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October 29, 2021

Hey, singles have it rough with money issues, too: report

In a world of romance and money, bad things tend to happen when the two meet.

1327384_goodbye_cruel_worldI won’t link to a rundown of the most expensive celebrity divorces here or anything – secretly, you want me to, don’t you? – though it’s easy to draw your own conclusions. Money leads to tension, which leads to conflict, which leads to sayonara, hubby.

Though while fiscal squabbles are all but guaranteed when two people shack up, are married folk really the ones that have it worst when it comes to money?

Could singles, for instance, have even more challenges with cash than those with dependents?

For married people, or even those in long-term relationships, the same bright, blaring siren goes off in their heads when they think about singles: DISPOSABLE INCOME ALERT! DISPOSABLE INCOME ALERT!

*Bing: The perils of a joint bank account

Indeed, it’s true. Singles, by and large, don’t have kids, and so right off the bat we’ve established a major income drainer the demographic is free from.

But a new study from the MetLife Mature Market Institute and the Society of Actuaries found that singles, nonetheless, are far more stressed with their finances than couples are.

According to the study, which is admittedly American, singles reported the lowest salaries ($32,000, on average), asset levels ($110,000) and homeownership rates (43 per cent) when compared to other, more traditional family structures.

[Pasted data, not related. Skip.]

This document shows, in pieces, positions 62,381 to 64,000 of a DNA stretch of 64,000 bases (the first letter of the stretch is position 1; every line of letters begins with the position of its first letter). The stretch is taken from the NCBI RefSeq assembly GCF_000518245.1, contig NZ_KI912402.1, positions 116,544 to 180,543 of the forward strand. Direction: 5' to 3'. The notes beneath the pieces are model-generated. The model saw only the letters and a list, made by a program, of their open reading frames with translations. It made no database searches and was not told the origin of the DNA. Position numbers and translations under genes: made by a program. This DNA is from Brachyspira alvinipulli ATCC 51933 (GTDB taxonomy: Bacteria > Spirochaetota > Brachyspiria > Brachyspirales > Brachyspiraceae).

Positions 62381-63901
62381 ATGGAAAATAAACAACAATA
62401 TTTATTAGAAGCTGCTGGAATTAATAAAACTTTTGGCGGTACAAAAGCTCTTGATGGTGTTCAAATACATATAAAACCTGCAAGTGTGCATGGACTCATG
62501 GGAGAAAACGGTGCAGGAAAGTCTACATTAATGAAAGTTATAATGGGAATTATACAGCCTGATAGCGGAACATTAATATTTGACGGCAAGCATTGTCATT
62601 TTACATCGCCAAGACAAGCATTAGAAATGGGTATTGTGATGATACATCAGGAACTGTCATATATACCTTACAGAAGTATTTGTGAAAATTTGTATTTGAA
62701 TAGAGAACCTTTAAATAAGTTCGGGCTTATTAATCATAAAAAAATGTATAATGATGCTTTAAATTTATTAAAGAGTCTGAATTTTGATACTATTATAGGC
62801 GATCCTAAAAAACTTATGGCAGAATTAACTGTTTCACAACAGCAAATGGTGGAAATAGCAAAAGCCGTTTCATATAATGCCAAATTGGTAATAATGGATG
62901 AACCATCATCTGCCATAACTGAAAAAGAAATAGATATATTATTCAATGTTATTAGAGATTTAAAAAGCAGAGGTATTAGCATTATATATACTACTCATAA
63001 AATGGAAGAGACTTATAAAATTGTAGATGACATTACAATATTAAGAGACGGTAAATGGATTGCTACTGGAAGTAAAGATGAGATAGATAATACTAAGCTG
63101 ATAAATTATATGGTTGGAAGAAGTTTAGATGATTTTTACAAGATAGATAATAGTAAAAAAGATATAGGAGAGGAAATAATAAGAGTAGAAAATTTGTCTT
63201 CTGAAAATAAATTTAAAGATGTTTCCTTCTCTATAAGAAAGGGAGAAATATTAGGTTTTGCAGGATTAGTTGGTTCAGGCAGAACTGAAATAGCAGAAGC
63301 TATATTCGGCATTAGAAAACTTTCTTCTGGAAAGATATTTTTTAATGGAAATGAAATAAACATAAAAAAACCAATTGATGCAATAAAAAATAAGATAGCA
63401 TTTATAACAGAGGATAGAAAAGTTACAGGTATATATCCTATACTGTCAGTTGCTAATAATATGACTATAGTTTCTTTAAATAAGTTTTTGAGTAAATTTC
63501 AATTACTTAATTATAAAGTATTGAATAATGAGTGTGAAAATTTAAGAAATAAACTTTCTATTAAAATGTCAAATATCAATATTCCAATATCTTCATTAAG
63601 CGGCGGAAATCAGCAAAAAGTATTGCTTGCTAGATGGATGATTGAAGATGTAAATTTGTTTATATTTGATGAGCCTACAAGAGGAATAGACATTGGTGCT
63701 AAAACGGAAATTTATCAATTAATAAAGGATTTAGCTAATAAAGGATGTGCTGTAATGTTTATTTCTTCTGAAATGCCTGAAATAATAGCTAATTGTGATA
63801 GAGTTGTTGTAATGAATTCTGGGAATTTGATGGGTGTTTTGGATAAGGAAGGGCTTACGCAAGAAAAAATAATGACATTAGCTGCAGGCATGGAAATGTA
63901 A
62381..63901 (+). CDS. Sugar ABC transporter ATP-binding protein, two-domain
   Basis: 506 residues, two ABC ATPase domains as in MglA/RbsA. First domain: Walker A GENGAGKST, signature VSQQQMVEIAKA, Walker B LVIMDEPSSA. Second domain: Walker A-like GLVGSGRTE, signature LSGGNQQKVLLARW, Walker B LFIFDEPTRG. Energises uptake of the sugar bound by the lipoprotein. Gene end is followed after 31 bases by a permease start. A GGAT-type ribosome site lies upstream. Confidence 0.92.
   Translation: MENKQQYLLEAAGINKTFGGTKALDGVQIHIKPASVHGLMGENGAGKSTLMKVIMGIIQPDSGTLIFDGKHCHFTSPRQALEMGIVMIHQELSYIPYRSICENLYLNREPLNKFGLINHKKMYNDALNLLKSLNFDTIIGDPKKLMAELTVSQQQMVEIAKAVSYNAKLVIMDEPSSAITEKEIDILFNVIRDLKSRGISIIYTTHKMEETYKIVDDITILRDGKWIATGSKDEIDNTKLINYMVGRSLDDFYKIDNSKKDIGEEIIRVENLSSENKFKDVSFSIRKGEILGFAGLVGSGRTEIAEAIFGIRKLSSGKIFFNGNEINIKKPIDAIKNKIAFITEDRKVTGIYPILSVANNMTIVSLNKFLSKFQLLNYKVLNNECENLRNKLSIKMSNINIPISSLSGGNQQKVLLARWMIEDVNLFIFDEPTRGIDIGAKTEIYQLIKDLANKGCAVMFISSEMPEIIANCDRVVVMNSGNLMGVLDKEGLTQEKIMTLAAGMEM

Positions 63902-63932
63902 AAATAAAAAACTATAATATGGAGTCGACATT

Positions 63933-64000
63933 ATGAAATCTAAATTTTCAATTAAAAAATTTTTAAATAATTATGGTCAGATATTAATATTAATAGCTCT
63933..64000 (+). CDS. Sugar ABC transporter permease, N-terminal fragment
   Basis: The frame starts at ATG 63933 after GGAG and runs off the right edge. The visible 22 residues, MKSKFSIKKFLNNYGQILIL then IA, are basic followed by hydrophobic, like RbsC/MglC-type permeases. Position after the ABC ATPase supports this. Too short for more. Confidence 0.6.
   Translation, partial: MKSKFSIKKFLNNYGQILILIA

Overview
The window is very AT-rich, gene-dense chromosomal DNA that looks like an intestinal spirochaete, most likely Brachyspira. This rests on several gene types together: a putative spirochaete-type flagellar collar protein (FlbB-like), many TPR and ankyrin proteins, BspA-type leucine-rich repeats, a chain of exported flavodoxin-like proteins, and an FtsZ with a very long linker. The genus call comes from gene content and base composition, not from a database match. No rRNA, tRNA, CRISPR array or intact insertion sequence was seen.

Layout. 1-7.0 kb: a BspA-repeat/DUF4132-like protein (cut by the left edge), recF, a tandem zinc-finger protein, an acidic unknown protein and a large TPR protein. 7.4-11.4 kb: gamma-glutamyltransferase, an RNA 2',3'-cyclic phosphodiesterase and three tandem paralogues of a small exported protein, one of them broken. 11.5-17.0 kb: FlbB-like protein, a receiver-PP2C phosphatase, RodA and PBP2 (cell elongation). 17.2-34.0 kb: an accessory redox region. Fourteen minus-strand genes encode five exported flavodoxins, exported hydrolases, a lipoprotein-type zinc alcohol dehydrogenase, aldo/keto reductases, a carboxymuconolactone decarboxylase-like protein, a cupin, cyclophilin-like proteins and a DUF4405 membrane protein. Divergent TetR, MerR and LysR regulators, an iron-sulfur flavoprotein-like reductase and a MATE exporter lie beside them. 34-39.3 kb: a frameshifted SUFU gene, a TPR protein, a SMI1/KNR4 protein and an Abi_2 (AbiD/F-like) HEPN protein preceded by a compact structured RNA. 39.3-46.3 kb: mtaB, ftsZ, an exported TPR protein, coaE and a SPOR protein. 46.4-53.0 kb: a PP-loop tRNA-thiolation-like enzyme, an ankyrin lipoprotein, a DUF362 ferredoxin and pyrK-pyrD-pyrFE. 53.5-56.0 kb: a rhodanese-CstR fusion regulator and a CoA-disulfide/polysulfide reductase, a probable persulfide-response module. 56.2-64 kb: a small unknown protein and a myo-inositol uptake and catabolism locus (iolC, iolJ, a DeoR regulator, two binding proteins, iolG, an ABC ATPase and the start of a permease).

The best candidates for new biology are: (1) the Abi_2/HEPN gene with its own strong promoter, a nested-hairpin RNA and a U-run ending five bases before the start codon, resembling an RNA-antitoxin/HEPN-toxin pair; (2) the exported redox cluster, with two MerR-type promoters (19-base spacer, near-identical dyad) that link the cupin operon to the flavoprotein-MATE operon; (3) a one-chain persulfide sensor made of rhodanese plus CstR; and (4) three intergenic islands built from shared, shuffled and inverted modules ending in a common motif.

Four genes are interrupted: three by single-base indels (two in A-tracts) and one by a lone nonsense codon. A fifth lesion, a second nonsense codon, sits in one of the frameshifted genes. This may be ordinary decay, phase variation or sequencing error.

Only 17 per cent said they were on track to meet their retirement goals, and 20 per cent said they hadn’t started saving for retirement at all.

Of course, singles are just that, and must rely on a lone income stream, which must be the chief root of their financial stress.

But things get deeper, aside from not having a second source of cash coming in. The study, which surveyed adults between 45- and 80-years-old, also found that couples take fewer pains to pay off debt, meet with a financial advisor or invest in their retirement. The pressures of being in a union, it would appear, jumpstart these ideals, where they may lay dormant for those living on their own.

Which do you think is a larger breeding ground for stress? The challenge of getting by on a single source of income, or having to negotiate financial matters between you and your partner?

By Jason Buckland, MSN Money



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Gordon PowersGordon Powers

A long-time fund company executive, Gordon Powers now heads up the Affinity Group, a financial services consulting firm. Gordon was a personal finance columnist for the Globe & Mail for many years, has taught retirement planning...

Jason BucklandJason Buckland

The modern-day MC Hammer of money, Jason can often be seen spending cash that isn’t his with the efficiency of a Wilt Chamberlain first date. After cutting his teeth as a reporter for the Toronto Sun, he joined the MSN Money team with...